A-27 Free Communication/Poster - Military: JUNE 2, 2010 7:30 AM - 12:30 PM: ROOM: Hall C
Postural instability contributes to unintentional lower extremity musculoskeletal injury. It is unclear if reported contributors to knee injury influence dynamic postural stability.
PURPOSE: To determine if peak vertical ground reaction force (vGRF), sagittal and frontal plane knee and hip kinematics at initial contact, knee flexor/extensor strength, and hip abductor/adductor strength significantly predict dynamic postural stability index (DPSI).
METHODS: Thirty nine male Army 101st Airborne (Air Assault) soldiers participated (26.3±5.6 yrs, 176.9±8.5 cm, 81.0±17.7 kg). Three dimensional kinematic and ground reaction forces (GRFs) were captured with a motion capture system interfaced with a force plate. Subjects performed a double-leg forward jump over a 12" hurdle with a single-leg landing on a force plate positioned at a distance of 40% subject height. Subjects landed on the dominant limb, stabilized as quickly as possible, and maintained single-leg balance with hands at the waist. DPSI was calculated using three dimensional GRFs from the first three seconds following initial contact. Isokinetic knee strength at 60o/sec and side-lying isometric hip strength at 10o hip abduction were tested using a multi-mode dynamometer. Strength and peak vGRF were normalized to % body weight. A stepwise multiple linear regression was performed to determine if the independent variables significantly predicted DPSI. The F probability for variable entry of.05, F probability for variable removal of.10, and alpha level of.05 for model significance was set a priori.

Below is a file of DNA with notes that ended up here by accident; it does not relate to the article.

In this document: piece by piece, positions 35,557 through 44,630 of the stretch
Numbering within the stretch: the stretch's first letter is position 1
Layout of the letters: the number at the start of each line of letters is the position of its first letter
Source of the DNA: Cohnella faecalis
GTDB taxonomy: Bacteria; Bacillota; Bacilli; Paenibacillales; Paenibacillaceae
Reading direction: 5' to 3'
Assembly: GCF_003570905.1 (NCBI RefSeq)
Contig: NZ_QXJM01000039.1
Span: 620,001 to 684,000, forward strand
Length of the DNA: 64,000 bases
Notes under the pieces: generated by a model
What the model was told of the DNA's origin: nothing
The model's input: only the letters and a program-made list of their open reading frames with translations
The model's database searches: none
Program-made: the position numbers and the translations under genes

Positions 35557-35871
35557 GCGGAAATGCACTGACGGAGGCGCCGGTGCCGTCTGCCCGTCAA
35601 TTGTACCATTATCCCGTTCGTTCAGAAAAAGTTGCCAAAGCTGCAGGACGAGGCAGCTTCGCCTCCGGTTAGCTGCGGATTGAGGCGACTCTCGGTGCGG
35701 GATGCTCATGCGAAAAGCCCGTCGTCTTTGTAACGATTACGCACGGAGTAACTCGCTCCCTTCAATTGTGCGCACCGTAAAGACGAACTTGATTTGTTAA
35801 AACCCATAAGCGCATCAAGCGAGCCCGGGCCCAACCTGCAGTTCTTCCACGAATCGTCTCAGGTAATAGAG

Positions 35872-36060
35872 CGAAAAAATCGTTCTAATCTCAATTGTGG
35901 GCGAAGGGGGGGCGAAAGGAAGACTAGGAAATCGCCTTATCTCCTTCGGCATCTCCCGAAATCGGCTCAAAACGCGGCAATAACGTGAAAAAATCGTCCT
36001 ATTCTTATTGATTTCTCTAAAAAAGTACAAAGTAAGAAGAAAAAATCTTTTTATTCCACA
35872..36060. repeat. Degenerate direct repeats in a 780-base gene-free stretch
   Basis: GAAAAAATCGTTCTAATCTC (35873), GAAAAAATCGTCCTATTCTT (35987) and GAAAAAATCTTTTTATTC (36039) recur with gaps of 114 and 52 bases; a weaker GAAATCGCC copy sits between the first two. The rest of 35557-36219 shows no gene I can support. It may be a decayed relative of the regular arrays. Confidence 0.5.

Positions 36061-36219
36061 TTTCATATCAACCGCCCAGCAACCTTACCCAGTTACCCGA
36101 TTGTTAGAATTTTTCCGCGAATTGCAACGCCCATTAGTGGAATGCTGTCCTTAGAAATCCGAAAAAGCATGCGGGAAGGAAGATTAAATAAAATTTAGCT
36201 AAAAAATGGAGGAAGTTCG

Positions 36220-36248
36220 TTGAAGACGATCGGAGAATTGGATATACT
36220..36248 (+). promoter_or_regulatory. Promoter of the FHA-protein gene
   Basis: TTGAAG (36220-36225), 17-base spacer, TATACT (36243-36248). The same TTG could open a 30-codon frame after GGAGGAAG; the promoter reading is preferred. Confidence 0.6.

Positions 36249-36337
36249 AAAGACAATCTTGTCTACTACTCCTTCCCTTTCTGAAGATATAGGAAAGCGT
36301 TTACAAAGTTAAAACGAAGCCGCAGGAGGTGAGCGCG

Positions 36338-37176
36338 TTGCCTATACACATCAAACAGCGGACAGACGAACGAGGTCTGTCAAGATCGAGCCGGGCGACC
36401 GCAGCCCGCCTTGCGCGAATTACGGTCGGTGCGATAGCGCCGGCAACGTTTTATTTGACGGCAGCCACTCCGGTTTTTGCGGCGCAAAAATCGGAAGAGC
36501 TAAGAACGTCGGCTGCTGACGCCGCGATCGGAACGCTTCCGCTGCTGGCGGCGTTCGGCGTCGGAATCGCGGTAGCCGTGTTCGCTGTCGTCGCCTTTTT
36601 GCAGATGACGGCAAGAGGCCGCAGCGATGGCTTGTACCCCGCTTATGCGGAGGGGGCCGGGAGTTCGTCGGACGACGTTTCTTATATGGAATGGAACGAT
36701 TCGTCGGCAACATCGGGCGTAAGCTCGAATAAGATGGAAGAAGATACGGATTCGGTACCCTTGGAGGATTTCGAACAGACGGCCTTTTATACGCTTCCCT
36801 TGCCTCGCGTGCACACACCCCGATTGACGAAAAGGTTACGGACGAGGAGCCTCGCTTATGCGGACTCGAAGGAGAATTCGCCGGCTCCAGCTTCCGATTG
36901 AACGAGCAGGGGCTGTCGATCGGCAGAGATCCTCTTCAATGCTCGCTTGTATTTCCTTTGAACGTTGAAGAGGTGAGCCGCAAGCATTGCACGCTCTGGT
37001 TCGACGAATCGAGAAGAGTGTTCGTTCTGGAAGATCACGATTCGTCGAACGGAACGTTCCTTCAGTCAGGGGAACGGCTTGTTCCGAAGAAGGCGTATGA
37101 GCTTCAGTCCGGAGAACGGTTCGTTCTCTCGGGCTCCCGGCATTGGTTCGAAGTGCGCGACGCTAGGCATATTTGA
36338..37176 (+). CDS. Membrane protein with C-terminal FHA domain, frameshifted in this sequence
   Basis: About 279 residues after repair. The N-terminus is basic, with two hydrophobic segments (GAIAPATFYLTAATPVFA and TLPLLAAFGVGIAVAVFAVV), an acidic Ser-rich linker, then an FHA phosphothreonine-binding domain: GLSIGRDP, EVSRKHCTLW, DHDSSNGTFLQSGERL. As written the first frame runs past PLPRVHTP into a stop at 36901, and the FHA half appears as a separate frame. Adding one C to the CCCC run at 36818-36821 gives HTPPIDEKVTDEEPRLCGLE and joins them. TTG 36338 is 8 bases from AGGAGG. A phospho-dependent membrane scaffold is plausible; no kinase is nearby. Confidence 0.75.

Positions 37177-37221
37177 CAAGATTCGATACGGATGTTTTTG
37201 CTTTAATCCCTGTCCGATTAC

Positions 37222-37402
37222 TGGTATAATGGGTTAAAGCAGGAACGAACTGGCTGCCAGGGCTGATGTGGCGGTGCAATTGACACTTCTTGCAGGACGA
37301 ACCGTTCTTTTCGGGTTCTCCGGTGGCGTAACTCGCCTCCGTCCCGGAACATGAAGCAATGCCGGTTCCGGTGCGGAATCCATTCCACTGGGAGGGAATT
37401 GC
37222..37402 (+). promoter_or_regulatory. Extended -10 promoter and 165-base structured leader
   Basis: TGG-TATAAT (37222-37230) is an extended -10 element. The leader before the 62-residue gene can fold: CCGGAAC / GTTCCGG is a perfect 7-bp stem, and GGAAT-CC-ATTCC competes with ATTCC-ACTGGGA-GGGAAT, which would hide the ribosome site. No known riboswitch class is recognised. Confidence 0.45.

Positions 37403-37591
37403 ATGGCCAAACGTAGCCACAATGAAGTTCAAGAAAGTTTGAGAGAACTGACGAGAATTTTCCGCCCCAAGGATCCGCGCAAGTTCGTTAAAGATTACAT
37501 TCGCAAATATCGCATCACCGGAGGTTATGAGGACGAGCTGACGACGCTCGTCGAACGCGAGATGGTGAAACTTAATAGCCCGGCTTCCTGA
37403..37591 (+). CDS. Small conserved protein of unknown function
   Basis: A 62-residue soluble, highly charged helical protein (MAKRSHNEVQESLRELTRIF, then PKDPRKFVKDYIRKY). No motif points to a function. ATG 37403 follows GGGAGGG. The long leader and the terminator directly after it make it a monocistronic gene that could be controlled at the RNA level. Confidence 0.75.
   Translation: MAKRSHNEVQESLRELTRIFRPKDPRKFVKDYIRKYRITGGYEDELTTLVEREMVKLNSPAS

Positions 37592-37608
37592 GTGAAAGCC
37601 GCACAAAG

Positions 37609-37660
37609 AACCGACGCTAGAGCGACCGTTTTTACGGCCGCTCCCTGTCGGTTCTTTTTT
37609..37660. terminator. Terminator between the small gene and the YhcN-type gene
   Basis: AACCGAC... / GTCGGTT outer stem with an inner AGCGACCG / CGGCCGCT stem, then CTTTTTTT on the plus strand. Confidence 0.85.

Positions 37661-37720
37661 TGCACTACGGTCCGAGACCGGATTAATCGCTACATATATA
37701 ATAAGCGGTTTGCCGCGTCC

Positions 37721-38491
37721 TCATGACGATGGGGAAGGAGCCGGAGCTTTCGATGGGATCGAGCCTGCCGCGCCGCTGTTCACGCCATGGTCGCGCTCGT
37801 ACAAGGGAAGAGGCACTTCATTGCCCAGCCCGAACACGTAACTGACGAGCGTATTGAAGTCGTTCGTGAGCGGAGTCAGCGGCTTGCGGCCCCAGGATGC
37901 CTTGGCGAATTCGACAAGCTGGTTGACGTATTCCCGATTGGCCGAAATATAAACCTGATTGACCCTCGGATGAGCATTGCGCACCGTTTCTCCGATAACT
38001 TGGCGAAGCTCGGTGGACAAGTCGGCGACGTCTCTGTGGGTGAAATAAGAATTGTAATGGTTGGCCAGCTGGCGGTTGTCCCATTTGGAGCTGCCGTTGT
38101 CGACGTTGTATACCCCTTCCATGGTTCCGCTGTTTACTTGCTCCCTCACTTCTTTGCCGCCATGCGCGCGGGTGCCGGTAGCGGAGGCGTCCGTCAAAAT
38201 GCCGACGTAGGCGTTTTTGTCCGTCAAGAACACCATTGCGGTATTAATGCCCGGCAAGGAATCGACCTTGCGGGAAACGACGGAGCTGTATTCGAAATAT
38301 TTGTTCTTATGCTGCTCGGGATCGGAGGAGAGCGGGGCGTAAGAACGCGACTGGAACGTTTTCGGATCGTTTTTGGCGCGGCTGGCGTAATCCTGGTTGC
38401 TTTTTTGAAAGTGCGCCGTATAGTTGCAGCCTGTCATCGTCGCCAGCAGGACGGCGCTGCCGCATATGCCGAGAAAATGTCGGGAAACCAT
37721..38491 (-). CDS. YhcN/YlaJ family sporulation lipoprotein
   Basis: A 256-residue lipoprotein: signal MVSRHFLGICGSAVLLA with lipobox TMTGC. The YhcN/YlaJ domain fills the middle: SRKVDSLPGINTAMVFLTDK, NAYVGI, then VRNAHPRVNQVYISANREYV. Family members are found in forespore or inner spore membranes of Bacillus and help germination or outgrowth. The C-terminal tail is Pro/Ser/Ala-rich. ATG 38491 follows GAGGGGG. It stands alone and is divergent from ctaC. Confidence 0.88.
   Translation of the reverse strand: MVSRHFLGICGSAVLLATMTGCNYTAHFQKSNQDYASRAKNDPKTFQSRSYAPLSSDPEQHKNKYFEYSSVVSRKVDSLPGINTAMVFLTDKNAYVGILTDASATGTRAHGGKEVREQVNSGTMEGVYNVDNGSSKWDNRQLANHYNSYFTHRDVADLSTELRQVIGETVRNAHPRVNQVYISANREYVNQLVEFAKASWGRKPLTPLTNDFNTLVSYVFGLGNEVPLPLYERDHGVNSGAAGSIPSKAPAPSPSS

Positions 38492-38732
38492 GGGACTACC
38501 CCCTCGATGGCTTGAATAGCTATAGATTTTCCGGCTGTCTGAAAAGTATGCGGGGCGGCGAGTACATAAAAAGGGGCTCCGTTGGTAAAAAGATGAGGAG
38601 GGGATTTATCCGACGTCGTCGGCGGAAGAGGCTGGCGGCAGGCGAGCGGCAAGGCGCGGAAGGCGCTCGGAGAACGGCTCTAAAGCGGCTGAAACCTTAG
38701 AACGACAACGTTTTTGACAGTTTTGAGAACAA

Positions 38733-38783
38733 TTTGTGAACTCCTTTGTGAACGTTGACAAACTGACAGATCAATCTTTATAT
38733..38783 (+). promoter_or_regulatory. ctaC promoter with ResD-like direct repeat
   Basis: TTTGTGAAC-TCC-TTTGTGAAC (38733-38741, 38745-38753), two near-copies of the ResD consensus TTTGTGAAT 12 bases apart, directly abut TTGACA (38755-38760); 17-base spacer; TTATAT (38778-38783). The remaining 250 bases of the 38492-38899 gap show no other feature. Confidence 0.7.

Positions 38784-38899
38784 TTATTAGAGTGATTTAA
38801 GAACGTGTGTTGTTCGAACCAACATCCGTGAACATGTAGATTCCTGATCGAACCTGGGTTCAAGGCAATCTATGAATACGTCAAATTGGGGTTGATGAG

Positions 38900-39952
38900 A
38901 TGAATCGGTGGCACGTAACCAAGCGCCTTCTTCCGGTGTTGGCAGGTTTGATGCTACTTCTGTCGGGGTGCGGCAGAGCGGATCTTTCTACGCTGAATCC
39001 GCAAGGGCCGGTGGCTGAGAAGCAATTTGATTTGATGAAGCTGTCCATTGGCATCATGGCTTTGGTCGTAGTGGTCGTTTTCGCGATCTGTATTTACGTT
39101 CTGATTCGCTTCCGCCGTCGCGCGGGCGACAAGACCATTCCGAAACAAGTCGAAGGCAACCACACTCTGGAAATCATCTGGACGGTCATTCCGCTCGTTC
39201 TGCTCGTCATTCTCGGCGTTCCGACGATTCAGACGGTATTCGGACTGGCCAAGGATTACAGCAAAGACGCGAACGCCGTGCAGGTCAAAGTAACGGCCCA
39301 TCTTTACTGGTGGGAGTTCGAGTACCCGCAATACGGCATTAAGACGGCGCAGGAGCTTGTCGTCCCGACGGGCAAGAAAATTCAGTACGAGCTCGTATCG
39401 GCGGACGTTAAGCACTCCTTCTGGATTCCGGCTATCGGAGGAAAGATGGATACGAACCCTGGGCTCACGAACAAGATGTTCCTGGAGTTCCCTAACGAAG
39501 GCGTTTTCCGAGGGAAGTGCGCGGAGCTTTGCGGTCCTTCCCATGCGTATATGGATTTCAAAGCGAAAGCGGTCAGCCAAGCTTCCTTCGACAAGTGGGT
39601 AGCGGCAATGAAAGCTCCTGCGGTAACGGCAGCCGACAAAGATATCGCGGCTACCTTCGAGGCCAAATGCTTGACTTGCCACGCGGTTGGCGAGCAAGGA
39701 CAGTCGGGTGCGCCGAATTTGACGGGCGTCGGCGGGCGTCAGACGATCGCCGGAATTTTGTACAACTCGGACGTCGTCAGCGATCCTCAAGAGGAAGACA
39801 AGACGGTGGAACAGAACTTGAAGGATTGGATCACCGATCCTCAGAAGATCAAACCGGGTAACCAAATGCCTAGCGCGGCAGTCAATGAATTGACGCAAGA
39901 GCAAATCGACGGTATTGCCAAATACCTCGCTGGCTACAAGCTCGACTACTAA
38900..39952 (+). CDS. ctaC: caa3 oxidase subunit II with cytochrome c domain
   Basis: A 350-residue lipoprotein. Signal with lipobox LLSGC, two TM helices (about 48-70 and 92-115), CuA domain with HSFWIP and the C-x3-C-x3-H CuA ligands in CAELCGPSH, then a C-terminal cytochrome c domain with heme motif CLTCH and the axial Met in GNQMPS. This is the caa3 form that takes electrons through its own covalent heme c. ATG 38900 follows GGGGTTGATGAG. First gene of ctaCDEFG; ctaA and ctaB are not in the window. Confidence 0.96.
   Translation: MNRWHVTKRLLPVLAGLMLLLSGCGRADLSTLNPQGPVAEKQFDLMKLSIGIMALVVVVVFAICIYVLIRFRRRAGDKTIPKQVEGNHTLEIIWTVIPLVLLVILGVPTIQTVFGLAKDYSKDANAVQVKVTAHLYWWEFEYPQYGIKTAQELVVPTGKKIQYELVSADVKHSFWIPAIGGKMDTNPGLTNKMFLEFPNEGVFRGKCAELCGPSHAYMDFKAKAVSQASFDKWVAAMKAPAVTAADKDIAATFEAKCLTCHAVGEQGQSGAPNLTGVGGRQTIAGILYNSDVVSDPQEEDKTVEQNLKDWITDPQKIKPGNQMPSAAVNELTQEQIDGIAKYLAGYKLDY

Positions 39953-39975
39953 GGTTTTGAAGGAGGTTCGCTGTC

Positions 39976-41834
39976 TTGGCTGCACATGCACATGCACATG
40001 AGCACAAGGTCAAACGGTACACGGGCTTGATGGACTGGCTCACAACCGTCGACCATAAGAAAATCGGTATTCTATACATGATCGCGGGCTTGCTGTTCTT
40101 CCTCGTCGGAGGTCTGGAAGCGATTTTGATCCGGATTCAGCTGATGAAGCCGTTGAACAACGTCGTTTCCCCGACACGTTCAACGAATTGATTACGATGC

RESULTS: Significant predictors in the linear regression model of DPSI include peak vGRF, hip abduction strength, and hip flexion/extension angle at initial contact (p <.001; R2 =.88; respective b=.0001, -.0013,.0018; constant=.0141).
CONCLUSIONS: Dynamic postural stability for soldiers of the Army 101st Airborne (Air Assault) may be optimized by decreasing landing impact, increasing hip abduction strength, and increasing hip flexion at initial contact during landing tasks. Current injury prevention strategies targeting the significant knee injury contributors may concurrently benefit dynamic postural stability. Investigations are warranted to assess effects of training targeting the hip on dynamic postural stability.